It will extend English and civics classes so men and women can assume the rights and responsibilities of citizenship. It will make sure families are reunited more quickly. And it will improve our border security, fix our watch lists, and make Mexico a real partner, so that our country is safe.

We have to do everything we can in this country to give everyone an equal chance.

This election is the most important election of our lifetime. We have to register as many voters as we can and we have to get as many people to the voting booth on Election Day. It's inside there that we are all equal—casting our vote, making our choice. And that is why this November, unlike four Novembers ago, we need to make sure every vote counts!

We have to get out the vote. We have to meet the challenges in front of us: winning the war on terror, rebuilding our economy, and closing our great divides. We must embrace these challenges with hope and optimism and with a simple reminder—there is no challenge too big or too difficult for us because this is America where everything is possible.

We have to work hard because somewhere in America, a mother goes to work. She's working two jobs to pay the rent and feed and cloth her kids. She takes the late bus to work and gets home in time to hug her kids as they climb on to the school bus. She's tired. She wishes she could spend more time with them: help them with their homework, cook them breakfast, go to the park and watch their games. But she's using all the time she has just to keep the roof over their heads and food on the table.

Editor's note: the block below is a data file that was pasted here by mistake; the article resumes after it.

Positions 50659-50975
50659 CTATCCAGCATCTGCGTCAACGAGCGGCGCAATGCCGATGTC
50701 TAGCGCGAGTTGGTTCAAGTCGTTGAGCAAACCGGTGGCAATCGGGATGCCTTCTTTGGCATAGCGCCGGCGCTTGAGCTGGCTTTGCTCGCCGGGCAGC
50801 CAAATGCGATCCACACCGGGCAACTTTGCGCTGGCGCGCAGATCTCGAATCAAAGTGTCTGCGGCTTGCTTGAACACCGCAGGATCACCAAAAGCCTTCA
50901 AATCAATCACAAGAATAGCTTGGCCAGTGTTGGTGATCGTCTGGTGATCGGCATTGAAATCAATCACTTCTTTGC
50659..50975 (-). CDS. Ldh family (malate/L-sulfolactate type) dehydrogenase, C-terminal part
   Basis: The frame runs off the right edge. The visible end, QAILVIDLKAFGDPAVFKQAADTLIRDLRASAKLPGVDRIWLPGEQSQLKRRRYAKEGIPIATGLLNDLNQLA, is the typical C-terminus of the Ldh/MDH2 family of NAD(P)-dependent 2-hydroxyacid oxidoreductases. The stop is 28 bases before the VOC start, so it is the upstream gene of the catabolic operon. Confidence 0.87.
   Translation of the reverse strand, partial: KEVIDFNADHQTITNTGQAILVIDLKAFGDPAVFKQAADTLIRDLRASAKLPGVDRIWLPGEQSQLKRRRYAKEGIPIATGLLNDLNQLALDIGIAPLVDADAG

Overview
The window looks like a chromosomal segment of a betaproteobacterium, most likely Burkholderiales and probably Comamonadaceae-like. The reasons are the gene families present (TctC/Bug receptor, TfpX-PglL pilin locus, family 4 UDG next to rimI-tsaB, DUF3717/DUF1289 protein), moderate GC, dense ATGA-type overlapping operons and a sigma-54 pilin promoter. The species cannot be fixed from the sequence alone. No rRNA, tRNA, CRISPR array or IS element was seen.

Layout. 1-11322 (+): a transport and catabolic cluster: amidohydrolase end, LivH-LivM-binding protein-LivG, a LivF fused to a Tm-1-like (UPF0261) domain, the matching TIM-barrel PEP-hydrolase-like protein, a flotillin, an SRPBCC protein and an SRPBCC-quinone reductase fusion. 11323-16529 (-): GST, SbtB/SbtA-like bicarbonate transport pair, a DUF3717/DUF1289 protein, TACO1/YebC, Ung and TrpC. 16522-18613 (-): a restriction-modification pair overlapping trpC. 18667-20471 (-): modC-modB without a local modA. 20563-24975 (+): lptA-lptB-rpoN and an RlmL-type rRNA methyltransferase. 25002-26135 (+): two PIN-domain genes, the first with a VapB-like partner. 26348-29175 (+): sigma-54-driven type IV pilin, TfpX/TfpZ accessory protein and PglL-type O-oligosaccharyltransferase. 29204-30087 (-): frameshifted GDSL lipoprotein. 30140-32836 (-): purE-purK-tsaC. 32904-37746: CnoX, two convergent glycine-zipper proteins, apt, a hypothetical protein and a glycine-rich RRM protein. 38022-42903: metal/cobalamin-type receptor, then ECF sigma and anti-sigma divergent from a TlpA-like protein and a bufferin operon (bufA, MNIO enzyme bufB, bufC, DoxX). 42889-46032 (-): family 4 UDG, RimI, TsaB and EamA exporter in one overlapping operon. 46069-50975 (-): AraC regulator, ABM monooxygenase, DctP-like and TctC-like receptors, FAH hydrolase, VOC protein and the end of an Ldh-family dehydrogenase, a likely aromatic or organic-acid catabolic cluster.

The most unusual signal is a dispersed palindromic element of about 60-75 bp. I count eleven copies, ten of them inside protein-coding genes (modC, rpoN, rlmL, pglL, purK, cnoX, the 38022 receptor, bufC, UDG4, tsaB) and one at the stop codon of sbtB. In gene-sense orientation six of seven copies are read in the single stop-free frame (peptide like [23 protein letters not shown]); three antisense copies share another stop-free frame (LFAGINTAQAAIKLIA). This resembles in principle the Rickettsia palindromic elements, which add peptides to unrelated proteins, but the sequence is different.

It didn't use to be this way in their house. Her husband and their father was called up in the Guard and he's been serving in Iraq for more than a year. She thought he'd come back home last month, but he's got to stay longer—how much longer she doesn't know.

She thinks she's alone with this struggle. But tonight in this room, she's got a lot of friends and we want her and her kids and her husband to know that hope is one the way.

We are here to give them a better chance. We're here to make America stronger at home so she can get ahead. And we're here to make America respected in the world so that we can get him home.

Between now and November, the American people are going to reject the tired, old, negative, hateful politics of the past. Instead they're going to embrace the politics of hope, the politics of what's possible because this is America, where everything is possible.

I, like many of you have learned a lot of lessons in my life. Two of the most important are that first, there will always be heartache and struggle—you can't make it go away. But the second is that people of good and strong will can make a difference and inspire us. We choose to be inspired. And together, we can make a difference.

So when you return home, some night you might pass a mother taking the late bus to work—you tell her hope is on the way.

When a friend calls you and tells you her husband's jobs was just outsourced, you tell her with John Kerry as president, hope is on the way.

When you talk to your son or daughter who's standing in harm's way in Iraq, you tell them hope is on the way.

And when you wake up in the morning and spend time with your children, you tell them hope is on the way.

And when you go door-to-door and register more Latinos, you tell them hope is on the way.

That's what John Kerry is—he's hope. Hope for you. Hope for me. Hope for my children. Hope for your children. Hope for the future of America. Let's make America stronger at home and respected in the world. Let's elect John Kerry to be our next president. Let's ensure that once again, in America tomorrow will be better than today.

Thank you and God bless you.

John Edwards, Remarks to the Southwest Voter Registration Education Project Annual Dinner Online by Gerhard Peters and John T. Woolley, The American Presidency Project